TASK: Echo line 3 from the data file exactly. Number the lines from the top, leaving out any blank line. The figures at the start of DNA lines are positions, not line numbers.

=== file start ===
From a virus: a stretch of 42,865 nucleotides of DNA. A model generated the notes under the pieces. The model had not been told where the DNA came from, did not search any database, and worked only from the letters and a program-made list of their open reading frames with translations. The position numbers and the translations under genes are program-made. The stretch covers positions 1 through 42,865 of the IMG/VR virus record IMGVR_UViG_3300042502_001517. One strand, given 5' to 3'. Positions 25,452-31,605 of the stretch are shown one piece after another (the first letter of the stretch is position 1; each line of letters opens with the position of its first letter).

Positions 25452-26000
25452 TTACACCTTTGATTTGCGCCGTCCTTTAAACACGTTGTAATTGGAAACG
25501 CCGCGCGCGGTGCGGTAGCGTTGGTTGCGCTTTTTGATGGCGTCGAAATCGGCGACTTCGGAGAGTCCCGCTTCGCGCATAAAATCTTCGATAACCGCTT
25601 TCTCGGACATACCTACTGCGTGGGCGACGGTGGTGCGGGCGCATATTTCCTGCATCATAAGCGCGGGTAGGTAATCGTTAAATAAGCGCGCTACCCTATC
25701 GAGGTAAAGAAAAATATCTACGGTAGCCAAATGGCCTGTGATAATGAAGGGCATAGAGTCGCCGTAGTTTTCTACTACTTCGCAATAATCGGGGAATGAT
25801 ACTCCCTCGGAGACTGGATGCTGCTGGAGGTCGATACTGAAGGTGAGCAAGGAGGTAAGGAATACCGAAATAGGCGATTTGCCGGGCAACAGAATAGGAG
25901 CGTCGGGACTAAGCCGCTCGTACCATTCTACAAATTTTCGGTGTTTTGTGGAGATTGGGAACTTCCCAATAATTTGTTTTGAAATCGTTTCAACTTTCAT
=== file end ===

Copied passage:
25452 TTACACCTTTGATTTGCGCCGTCCTTTAAACACGTTGTAATTGGAAACG